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Here is a cute geometry problem I saw some time ago. I know the solution, I just wanted to share ;-) (Please, don't be mad at me.)

Consider an acute triangle $\triangle ABC$. Let $AP$, $AQ$ and $BP$,$BQ$ be the angle trisectors as shown on the picture below. Prove that $|\angle APQ| = |\angle QPB|$.

$\hspace{60pt}$ enter image description here

Edit: There does exist one very simple and elegant solution, so don't be stumbled if you happen to guess/derive it.

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Am I missing something? Doesn't it immediately follow from the fact that the angle bisectors of the angles of the triangle $APB$ are concurrent and concur at $Q$. Since $QA$ is the angle bisector of $\angle PAB$, and $QB$ is the angle bisector of $\angle PBA$, we have that $PQ$ is the angle bisector of $\angle APB$. –  user17762 May 23 '12 at 22:56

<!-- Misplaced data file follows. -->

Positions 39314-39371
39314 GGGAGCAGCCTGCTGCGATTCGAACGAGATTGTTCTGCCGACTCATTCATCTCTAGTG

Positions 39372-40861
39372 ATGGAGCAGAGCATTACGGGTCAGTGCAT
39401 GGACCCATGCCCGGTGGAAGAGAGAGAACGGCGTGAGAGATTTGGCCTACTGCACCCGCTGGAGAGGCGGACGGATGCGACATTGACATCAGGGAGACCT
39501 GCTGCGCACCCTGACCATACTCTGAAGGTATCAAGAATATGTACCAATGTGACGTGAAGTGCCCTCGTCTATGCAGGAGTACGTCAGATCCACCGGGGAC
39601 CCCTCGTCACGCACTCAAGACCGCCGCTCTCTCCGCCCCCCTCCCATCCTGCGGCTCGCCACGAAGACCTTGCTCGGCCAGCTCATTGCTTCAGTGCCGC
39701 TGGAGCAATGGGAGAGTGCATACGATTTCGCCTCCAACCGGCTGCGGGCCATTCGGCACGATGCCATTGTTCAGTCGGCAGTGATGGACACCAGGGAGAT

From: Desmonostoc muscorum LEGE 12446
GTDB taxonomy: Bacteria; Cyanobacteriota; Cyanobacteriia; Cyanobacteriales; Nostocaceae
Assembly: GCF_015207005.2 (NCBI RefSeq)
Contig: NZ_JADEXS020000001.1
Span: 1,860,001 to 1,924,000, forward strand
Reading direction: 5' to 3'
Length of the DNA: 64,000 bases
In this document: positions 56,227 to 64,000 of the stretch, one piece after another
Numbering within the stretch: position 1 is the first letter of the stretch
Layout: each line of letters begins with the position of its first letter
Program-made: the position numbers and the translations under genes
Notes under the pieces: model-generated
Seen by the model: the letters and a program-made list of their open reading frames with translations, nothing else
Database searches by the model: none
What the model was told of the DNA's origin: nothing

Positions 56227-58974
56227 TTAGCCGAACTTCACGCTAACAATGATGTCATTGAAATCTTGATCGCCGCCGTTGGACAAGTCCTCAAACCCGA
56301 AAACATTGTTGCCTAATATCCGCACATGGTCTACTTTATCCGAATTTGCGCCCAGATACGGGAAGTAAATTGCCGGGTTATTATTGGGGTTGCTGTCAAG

@Marvis, please, do not spoil the fun for others ;-) (Yes, it is that simple.) –  dtldarek May 23 '12 at 23:01
    
What's wrong with spoiling other's fun? Besides, surely the idea of math.se is to post aswers. Maybe @Marvis should post the comment as an answer. –  George Lowther May 23 '12 at 23:13
    
@GeorgeLowther That is what I meant, the comments below the question are often for clarification and other similar things (and so this is spoiling the fun for those who read comments, but not answers). Posting this as an answer would be definitely a better idea ;-) –  dtldarek May 23 '12 at 23:20
    
I remember a similar problem but not where I saw it. Can you remember where you saw this one? –  plm May 23 '12 at 23:27

1 Answer 1

$Q$ is the intersection of the two angle bisectors of the triangle $ABP$ at $A$ and $B$. Therefore, $Q$ is the incenter of $ABP$ and $PQ$ is the bisector of $\angle BPA$ as claimed.

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